Haystack and Basin: 1/15/2023

Jared and I first attempted these peaks on 1/29/2022 but encountered such strong winds on the summit that we were forced to turn back about 100 yards from the summit. The Whiteface Weather Observatory recorded gusts in excess of 70 miles per hour that day, which explained why we couldn’t safely stand up. Both Jared and I got some minor frost nip. A winter mountaineering school group we met also decided to turn back near the summit.

View of Haystack from Little Haystack during our failed 2022 attempt- the ADK Mountaineering School group can be seen descending after also failing to reach the summit

For my second attempt, we picked a day with moderate winds and temperatures predicted to be in the 20s. Jared and I made good time, hiking in from the Garden trailhead. We had to search for a safe crossing of a swollen Johns Brook, but eventually found our way across. We learned from our previous year’s attempt and were fully geared up (and with my belly full of snacks) before embarking on the ridge between Marcy and Haystack. Winds were strong on Haystack, especially near the summit where they were probably gusting at 45 or 50 miles per hour. But we tagged the summit and sheltered in the lee side of the summit dome where we had brief views of Marcy and Panther Gorge through the clouds. After a pleasant lunch stop back in the shelter of the trees, we climbed Basin and were back to the Shorey Short Cut trail around 3:00. We only needed our headlamps for the final hour of the hike back to the cars.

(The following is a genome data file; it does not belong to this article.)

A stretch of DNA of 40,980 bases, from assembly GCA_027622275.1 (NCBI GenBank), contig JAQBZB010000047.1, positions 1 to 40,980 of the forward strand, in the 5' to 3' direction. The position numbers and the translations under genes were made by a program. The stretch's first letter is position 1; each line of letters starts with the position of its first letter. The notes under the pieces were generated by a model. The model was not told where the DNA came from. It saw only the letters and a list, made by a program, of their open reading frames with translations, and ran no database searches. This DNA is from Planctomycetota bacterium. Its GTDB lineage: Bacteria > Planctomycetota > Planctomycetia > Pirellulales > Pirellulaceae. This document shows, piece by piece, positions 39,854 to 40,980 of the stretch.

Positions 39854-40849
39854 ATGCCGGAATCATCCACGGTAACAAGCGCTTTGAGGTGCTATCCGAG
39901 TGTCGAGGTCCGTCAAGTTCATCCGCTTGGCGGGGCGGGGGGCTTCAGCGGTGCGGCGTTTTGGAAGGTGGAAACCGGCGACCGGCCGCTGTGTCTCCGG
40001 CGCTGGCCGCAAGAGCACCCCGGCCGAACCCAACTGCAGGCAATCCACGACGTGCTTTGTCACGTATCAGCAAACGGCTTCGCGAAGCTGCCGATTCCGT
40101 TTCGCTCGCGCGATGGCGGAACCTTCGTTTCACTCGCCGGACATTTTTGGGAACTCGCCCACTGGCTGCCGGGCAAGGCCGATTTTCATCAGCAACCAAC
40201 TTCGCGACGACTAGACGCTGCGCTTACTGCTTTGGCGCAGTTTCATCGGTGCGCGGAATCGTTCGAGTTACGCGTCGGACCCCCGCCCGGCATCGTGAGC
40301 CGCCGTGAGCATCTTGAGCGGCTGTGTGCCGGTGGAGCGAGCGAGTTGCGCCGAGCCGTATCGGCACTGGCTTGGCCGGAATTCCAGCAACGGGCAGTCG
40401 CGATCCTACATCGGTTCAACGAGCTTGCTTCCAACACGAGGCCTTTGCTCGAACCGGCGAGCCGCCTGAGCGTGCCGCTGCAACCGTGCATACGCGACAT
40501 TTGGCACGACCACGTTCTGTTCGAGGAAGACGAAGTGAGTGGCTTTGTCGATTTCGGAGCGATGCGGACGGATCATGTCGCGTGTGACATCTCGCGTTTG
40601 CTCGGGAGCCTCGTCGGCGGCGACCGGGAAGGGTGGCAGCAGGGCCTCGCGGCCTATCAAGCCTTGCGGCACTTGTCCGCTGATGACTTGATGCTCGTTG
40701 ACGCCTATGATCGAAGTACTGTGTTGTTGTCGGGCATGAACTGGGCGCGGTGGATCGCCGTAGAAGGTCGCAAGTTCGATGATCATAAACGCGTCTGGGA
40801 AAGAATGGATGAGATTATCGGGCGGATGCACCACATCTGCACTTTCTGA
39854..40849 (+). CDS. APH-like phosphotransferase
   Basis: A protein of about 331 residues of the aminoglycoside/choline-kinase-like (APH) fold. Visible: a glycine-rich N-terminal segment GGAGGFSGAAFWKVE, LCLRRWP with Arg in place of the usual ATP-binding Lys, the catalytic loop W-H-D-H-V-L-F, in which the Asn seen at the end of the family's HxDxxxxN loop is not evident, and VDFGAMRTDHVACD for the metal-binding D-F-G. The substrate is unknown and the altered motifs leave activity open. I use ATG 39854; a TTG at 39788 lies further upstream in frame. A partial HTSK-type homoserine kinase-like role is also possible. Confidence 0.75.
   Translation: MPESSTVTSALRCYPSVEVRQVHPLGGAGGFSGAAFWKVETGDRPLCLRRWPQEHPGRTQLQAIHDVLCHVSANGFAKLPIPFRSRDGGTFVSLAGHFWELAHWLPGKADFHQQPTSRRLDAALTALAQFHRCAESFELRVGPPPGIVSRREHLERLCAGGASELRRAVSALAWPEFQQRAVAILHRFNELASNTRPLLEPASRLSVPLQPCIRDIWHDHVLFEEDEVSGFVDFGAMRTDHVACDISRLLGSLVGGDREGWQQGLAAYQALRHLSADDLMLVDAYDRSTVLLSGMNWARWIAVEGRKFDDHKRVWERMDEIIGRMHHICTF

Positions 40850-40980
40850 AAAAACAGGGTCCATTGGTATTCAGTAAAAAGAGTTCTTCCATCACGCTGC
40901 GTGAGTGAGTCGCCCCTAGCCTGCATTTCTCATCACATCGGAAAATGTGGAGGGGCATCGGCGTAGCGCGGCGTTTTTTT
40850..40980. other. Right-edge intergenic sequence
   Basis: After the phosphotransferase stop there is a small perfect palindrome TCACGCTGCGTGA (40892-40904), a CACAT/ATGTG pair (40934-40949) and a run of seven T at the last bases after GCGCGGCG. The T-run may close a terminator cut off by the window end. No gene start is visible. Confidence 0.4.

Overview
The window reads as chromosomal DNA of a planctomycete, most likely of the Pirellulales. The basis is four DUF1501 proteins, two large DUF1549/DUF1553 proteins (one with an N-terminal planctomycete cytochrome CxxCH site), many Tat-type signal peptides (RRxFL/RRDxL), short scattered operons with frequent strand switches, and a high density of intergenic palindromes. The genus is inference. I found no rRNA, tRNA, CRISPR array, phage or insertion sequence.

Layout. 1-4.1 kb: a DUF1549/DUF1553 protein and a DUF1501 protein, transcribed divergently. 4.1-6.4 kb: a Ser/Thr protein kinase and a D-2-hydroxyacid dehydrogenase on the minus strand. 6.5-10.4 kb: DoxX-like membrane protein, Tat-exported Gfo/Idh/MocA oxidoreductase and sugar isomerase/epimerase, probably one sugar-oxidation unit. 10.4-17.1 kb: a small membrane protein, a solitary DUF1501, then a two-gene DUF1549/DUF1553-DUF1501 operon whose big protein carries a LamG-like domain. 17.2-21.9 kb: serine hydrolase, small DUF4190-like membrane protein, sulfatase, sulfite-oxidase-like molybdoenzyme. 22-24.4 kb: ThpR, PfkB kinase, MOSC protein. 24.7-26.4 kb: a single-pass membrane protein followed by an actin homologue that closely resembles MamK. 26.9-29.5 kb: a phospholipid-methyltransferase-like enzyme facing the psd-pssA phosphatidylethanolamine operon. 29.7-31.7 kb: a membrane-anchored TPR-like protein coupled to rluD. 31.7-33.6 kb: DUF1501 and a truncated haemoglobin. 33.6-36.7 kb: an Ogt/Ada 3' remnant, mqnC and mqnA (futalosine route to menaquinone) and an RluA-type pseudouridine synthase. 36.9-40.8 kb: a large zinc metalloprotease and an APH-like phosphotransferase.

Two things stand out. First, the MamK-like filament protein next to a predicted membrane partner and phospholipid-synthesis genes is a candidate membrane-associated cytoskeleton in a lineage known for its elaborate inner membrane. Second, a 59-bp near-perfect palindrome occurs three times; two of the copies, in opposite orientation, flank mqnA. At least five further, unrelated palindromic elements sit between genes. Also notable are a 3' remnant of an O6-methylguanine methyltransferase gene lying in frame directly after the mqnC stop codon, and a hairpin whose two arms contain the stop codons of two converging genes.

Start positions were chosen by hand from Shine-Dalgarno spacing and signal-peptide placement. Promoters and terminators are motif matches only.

Little Haystack- Jared is center frame

Lessons: Our 2022 attempt at this hike taught me the importance of anticipating high winds and adding layers before experiencing any exposed sections. Taking in calories before a stretch of exposed terrain is also essential to staying warm. Fiddling with clothes and taking in food is painfully cold in even a slight winter wind.

Allen: 2/11/2023

I first attempted Allen on 2/20/22 with Jared. We thought that a few frigid nights would be enough to freeze the Opalescent River which we needed to cross on the trail to Allen (the bridge that used to span the river was washed out in 2020). Unfortunately, the water was running fast and deep with no obvious crossing points. We decided the prudent thing was to wait for a better day. We hiked up Mount Adams instead, which was actually an excellent alternative. But it was disappointing to have to add Allen to my list of “redo” mountains.

For my second attempt, I was more thoughtful about picking a day for this hike. There is a USGS water gauge for the Hudson River in Newcomb and I used that data to look at previous dates when I knew that hikers had been able to cross the Opalescent safely. It seemed that 2.5 feet was the maximum height of the Hudson for which the nearby Opalescent would be crossable. A look back at our 2022 attempt revealed a depth of well over 4 feet, which explained the intimidating current. Historical temperatures revealed that even a series of cold nights wouldn’t be enough to overcome a high volume of water from a recent melt or precipitation event.